Veterans Affairs expands access for people experiencing suicidal crisis

The Department of Veterans has expanded access for veterans experiencing a suicidal crisis to allow veterans to receive care at any Veterans Affairs or non-VA facility.
The Department of Veterans has expanded access for veterans experiencing a suicidal crisis to allow veterans to receive care at any Veterans Affairs or non-VA facility.

Veterans experiencing an acute suicidal crisis can receive free emergency care at any Veterans Affairs or non-VA facility, the Department of Veterans Affairs announced this month.

The care for eligible veterans includes free treatment for in-patient care for up to 30 days and outpatient care for up to 90 days.  According to the VA, eligible veterans include those who were discharged or released from active duty after more than two years of active service under conditions other than dishonorable.

“Veterans in suicidal crisis can now receive the free, world-class emergency health care they deserve — no matter where they need it, when they need it, or whether they’re enrolled in VA care,” VA Secretary Denis McDonough said. “This expansion of care will save Veterans’ lives, and there’s nothing more important than that.” 

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The policy, which is in the Veterans Comprehensive Prevention, Access to Care, and Treatment (COMPACT) Act of 2020, went into effect Jan. 17.

The VA estimates the policy will increase access to suicide care for up to 9 million veterans currently not enrolled in the VA.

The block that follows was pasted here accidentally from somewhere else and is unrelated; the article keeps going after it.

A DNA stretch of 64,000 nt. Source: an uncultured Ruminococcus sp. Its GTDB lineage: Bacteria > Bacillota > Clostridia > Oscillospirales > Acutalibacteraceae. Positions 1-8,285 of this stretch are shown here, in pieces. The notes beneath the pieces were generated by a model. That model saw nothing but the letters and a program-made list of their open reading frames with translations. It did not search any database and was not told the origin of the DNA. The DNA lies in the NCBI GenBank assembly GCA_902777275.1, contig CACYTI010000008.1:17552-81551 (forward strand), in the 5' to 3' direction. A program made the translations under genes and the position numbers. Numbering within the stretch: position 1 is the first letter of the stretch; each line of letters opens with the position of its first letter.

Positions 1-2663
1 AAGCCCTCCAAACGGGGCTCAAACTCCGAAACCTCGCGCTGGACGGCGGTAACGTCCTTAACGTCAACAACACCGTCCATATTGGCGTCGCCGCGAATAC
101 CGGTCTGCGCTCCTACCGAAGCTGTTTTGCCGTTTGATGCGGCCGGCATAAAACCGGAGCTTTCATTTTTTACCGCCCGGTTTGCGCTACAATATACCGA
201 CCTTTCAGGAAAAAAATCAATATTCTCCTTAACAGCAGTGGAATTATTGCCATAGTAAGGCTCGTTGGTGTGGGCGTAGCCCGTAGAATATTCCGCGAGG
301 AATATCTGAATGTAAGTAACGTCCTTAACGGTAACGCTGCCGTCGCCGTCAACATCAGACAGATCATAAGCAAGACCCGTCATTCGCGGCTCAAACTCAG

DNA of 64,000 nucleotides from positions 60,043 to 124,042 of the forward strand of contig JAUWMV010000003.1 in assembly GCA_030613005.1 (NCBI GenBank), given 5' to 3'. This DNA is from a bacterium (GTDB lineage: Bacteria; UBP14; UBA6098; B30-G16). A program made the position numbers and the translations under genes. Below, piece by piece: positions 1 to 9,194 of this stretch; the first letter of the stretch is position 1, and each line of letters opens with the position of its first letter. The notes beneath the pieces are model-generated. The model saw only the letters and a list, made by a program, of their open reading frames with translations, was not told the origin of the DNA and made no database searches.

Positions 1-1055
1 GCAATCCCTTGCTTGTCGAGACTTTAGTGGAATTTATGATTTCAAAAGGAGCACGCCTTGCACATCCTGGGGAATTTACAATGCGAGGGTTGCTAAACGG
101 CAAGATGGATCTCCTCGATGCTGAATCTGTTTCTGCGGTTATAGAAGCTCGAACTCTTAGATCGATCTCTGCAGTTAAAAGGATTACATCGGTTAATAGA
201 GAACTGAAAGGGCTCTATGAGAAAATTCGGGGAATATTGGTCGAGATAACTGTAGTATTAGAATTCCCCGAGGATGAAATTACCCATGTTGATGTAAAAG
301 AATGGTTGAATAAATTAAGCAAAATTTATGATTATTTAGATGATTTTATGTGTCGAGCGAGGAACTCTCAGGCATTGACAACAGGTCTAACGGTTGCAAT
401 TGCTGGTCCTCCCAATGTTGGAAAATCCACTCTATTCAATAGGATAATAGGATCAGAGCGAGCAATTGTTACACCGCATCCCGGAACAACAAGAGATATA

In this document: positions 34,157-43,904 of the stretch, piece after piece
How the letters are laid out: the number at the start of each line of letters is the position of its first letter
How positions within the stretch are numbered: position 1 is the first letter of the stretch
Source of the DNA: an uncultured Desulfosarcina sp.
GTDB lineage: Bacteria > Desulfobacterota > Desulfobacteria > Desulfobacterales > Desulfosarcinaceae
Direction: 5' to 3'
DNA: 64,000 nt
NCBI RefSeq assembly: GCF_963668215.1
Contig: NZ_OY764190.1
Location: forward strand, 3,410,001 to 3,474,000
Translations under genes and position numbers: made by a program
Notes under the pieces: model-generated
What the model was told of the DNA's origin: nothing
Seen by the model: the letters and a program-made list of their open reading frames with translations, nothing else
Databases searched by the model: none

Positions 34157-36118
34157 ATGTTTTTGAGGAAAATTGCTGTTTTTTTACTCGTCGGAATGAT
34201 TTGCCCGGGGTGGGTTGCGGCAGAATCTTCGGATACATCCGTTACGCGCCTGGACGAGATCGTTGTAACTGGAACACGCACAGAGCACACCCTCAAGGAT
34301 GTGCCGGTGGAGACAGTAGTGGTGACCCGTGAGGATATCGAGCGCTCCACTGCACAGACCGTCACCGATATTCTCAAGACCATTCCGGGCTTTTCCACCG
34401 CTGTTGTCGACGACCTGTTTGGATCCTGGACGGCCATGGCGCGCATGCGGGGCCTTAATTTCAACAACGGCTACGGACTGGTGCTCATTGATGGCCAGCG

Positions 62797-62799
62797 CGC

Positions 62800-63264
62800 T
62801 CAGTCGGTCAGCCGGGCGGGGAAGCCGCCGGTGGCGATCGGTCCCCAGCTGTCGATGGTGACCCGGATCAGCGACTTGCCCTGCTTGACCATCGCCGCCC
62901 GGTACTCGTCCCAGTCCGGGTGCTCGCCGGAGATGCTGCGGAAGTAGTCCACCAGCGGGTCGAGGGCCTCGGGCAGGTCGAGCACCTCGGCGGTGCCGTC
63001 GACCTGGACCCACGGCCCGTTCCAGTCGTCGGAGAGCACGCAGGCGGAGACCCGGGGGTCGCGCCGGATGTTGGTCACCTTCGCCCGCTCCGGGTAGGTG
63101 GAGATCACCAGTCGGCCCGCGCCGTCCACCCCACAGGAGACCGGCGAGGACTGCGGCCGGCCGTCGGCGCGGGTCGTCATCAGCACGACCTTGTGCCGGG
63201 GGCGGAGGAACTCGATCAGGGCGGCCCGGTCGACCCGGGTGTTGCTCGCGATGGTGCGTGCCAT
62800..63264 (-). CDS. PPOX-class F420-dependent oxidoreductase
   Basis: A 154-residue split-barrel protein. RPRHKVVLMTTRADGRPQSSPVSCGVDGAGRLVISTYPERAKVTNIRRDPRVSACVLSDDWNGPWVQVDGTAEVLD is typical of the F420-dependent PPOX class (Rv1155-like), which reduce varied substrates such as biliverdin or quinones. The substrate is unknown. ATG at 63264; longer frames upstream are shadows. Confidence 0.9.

The policy is also available to former service members, including Reservists, “who served more than 100 days under a combat exclusion or in support of a contingency operation” and veterans who were victims of physical or sexual assault, or sexual harassment.

According to VA data, 6,146 veteran suicide deaths were reported in 2020, which was 343 fewer than in 2019.

In North Carolina, there were 199 veteran suicides in 2020; while Texas had the most veteran suicides that year at 526, followed by 493 in Florida; 439 in California; 240 in Pennsylvania; 230 in Ohio and 200 in Arizona.

According to the VA, the policy will provide, pay for or reimburse for treatment of emergency suicide care, transportation costs and follow-up care.

Officials will also make “appropriate referrals for care following the period of emergency suicide care,” and determine if the veteran is eligible for other VA services or benefits.

VA officials said the policy is part of the VA’s 10-year National Strategy for Preventing Veteran Suicide and the Biden-Harris administration’s plan for Reducing Military and Veteran Suicide.

In the plan that was released in 2021, President Joe Biden wrote that about 17 veterans die by suicide daily, but through advances in science, medicine, and public health, officials have learned that ensuring firearms are safely stored and expanding access to suicide hotlines and mental health providers help prevent suicide.

More:A new three-digit suicide prevention hotline will launch nationally this week

During remarks he made on March 8, Biden said his administration was implementing the plan to decrease suicide rates among veterans and service members.

“It’s an absolute tragedy that demands not only a whole-of-government approach but a whole-of-country working together to deal with this issue,” Biden said.

He encouraged veterans to ask for what they need.

"We owe you,” he said.

Individuals struggling with suicidal ideations can call or text the Suicide and Crisis Lifeline at 988 or chat at

Staff writer Rachael Riley can be reached at or 910-486-3528.

This article originally appeared on The Fayetteville Observer: Veterans experiencing suicidal crisis can now receive free care